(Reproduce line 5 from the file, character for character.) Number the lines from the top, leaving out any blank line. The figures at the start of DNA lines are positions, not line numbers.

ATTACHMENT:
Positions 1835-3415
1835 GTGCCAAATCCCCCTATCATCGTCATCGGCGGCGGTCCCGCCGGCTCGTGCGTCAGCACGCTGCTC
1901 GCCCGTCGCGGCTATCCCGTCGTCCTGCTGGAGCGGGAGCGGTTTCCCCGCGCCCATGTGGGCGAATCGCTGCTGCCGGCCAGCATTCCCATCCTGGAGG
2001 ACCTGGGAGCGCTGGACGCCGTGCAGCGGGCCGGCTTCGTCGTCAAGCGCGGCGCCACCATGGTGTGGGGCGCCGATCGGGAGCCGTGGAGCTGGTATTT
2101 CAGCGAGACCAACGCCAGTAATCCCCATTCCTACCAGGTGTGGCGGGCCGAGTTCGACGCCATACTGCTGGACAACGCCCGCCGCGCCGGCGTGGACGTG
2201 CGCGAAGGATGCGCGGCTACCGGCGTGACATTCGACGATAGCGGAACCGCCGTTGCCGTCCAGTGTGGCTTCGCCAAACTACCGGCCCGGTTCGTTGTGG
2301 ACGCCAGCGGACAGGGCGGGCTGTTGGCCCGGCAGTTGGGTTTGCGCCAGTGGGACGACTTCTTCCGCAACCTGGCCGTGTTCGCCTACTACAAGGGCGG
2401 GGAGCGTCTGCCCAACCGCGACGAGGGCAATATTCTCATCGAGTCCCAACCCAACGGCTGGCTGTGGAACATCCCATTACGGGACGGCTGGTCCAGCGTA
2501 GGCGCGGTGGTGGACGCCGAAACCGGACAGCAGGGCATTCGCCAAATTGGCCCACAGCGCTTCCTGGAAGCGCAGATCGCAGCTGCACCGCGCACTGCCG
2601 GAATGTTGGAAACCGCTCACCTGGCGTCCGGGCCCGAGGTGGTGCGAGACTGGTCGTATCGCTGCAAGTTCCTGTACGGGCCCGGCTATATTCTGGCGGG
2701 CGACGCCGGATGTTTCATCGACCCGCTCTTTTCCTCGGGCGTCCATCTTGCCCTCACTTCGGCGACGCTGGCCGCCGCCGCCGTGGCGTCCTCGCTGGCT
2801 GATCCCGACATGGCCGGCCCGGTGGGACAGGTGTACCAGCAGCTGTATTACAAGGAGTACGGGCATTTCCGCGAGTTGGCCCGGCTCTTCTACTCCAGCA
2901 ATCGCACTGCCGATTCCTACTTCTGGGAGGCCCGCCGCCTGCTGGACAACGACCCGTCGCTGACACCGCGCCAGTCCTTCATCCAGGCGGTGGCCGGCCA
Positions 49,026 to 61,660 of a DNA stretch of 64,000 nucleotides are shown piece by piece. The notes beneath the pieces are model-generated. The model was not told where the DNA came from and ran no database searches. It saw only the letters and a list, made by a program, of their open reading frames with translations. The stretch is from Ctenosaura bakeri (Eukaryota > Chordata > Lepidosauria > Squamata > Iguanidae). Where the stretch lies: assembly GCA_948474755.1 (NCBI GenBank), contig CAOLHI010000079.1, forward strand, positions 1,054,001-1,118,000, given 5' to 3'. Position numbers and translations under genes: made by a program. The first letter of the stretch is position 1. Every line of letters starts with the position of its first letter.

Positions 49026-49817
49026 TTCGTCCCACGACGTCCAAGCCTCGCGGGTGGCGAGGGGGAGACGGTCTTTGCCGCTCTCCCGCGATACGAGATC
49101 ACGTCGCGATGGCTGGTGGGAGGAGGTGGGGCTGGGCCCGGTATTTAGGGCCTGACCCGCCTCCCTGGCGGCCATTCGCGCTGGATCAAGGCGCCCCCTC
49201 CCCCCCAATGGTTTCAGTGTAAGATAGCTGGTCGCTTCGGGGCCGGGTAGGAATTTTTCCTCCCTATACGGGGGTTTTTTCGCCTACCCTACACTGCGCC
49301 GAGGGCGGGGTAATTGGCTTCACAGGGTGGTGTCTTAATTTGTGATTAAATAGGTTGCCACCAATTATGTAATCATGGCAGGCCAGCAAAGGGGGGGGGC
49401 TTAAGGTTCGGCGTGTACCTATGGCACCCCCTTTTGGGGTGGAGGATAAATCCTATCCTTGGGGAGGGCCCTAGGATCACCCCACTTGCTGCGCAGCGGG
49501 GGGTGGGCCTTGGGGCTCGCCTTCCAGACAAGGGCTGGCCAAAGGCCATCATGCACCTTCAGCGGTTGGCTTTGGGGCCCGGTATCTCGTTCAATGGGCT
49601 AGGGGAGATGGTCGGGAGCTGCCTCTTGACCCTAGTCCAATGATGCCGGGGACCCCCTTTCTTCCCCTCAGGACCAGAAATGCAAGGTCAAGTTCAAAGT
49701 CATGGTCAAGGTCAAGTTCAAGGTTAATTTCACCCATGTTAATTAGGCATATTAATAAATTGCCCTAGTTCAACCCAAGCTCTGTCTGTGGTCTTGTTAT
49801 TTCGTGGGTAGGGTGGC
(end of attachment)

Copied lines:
2101 CAGCGAGACCAACGCCAGTAATCCCCATTCCTACCAGGTGTGGCGGGCCGAGTTCGACGCCATACTGCTGGACAACGCCCGCCGCGCCGGCGTGGACGTG